Nationalist MP Jason Azzopardi’s stay at the Tel Aviv Hilton hotel breached the parliamentary code of ethics because he failed to reject or later declare the gift.

The vocal anti-corruption politician has been in the firing line since newspaper Illum revealed that his 2017 hotel stay was paid for by Tumas Group.

According to the MPs’ code of ethics, no gifts should be accepted from persons or businesses that have or had any direct or indirect interest in legislation before parliament.

Tumas Group, who hold a stake in the controversial Electrogas power station project, have a diverse portfolio of interests in the hotel, real estate and gambling sectors which can all be potentially impacted by laws voted on by MPs.

The code of ethics also states that any trips abroad that are wholly or partially funded by someone with a direct interest in legislation should be declared in the annual financial declaration all MPs are expected to file in parliament.

No mention of the Tel Aviv stay funded by Tumas Group was made in Azzopardi’s declaration for 2017, Times of Malta has verified.

Azzopardi is one of the lawyers representing the Caruana Galizia family after former Tumas Group director Yorgen Fenech was charged with complicity in Daphne Caruana Galizia’s murder.

Azzopardi's trip breached the code of ethics all MPs must adhere to.Azzopardi's trip breached the code of ethics all MPs must adhere to.

'I should have acted differently'

When contacted by Times of Malta, Azzopardi admitted he should have insisted on paying the full bill and not just paying for taxes and extras.

“Yes, I should have acted differently back then, and I apologise, but even my strongest critics have to concede that the Tel Aviv incident did not influence one iota the fulfilment of my duty as an MP,” he said.

Azzopardi says he only found out his stay had been paid upon checkout, and it would have been “churlish to refuse the offer made by Ray Fenech”.

The MP said he felt that by buying Fenech a silver gift it would have been a clear enough sign on his part that no obligation existed. He argued that at the time this happened, the Tumas Group did not have a direct interest in any legislation before parliament.

“The Electrogas deal had been sealed a long time before and there were no plans for legislation that could have impacted directly the Tumas Group or its subsidiaries. Since 2013 I am on record as having spoken and written publicly to oppose the Electrogas deal.”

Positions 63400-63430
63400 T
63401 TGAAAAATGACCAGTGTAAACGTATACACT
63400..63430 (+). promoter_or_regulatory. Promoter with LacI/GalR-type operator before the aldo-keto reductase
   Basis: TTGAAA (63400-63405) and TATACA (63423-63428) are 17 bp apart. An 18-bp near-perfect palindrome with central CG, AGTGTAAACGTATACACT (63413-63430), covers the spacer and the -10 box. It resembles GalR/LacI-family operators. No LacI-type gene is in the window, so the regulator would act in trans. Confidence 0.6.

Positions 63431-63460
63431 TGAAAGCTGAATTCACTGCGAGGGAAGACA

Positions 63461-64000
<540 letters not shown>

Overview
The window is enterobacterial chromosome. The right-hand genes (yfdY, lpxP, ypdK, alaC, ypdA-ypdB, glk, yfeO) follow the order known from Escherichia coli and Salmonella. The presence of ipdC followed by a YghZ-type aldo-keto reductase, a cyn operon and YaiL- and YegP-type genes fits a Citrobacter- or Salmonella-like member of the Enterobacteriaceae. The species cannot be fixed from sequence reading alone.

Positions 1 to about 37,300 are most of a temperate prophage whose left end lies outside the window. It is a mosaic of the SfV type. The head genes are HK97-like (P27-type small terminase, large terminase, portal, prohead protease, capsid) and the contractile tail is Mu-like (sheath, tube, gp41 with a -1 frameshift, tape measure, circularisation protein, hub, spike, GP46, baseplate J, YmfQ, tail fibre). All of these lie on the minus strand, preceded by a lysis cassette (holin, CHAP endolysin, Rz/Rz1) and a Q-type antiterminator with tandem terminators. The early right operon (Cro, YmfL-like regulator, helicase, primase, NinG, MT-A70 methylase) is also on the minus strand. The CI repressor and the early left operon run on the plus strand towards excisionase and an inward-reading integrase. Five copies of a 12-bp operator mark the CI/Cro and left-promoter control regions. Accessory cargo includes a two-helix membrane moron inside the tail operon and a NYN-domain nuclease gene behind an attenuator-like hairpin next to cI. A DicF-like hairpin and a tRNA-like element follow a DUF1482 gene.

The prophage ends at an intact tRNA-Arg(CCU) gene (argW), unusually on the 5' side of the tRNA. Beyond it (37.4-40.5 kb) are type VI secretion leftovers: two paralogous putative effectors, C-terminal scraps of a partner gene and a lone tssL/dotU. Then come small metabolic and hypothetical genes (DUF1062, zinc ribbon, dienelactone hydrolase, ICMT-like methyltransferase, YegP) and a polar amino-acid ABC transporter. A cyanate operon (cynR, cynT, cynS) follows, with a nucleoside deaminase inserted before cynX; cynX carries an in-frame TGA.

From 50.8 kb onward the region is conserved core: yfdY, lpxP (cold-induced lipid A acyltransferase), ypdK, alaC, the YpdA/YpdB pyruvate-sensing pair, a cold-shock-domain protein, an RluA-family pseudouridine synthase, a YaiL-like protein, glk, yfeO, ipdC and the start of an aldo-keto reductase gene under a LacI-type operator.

Azzopardi said during his time in cabinet, Fenech had never once asked him for a favour.

He said he felt sure Fenech was very conscious that he would not have felt in any way indebted to him because of this gift, nor could he proffer any favours as he had been out of government for many years.

The MP argued that he still condemns the “corrupt” Electrogas deal and risks his life daily in the constant struggle again the “cabal” that killed Caruana Galizia.

Standards Commissioner unable to investigate

“The same people who killed Daphne are the ones wanting me dead politically. They will fail”.  Standards Commissioner George Hyzler ruled on Tuesday that he was unable to investigate the trip as it predated the setting up of his office.

The inability of the commissioner to investigate any alleged wrongdoing prior to his appointment in October 2018 has come in for criticism by the Council of Europe.

While refusing to weigh in on the specifics of the case, Hyzler said that an MP reciprocating a gift did not exempt him from the obligations found under the parliamentary code of ethics.

Hyzler said he was making this observation independently of whether it was true Azzopardi had reciprocated the hospitality with a gift, and whether the gift was of an equivalent value.

In a five-page report, Hyzler labelled Azzopardi’s offer to place himself at the Standards Commissioner’s disposition for an investigation as “superfluous”, as it is the law that places all MPs under his remit for such probes.

PN probes Azzopardi's behaviour

Meanwhile, PN leader Bernard Grech said that he had asked his parliamentary group to inform him if they had received any gifts or favours that could pose a potential conflict or debt. Azzopardi has suspended himself from the PN’s parliamentary group pending an internal probe into his behaviour.

Grech was reluctant to weigh in on Azzopardi’s case, saying it would be reviewed by a party body. The Nationalist Party, he said, was not just talking the talk on good governance, but had decided to walk the walk.

“It is clear that we are not a party of impunity, we are not a party of double standards, we are a party of action,” he said.

Grech said it would be naive to assume that no politicians had accepted free meals after sitting down around a table for a meeting. However, he wanted his group to be free from any leverage that could be used against them by anyone with ulterior motives.

Grech also offered a defence of Azzopardi, saying he was a politician that had caused the Labour administration great discomfort, and so he understood the persistent attacks on his character.

That said, both he and Azzo-pardi had agreed during a meeting that the best option was to take a step back until the facts of the matter can be verified.

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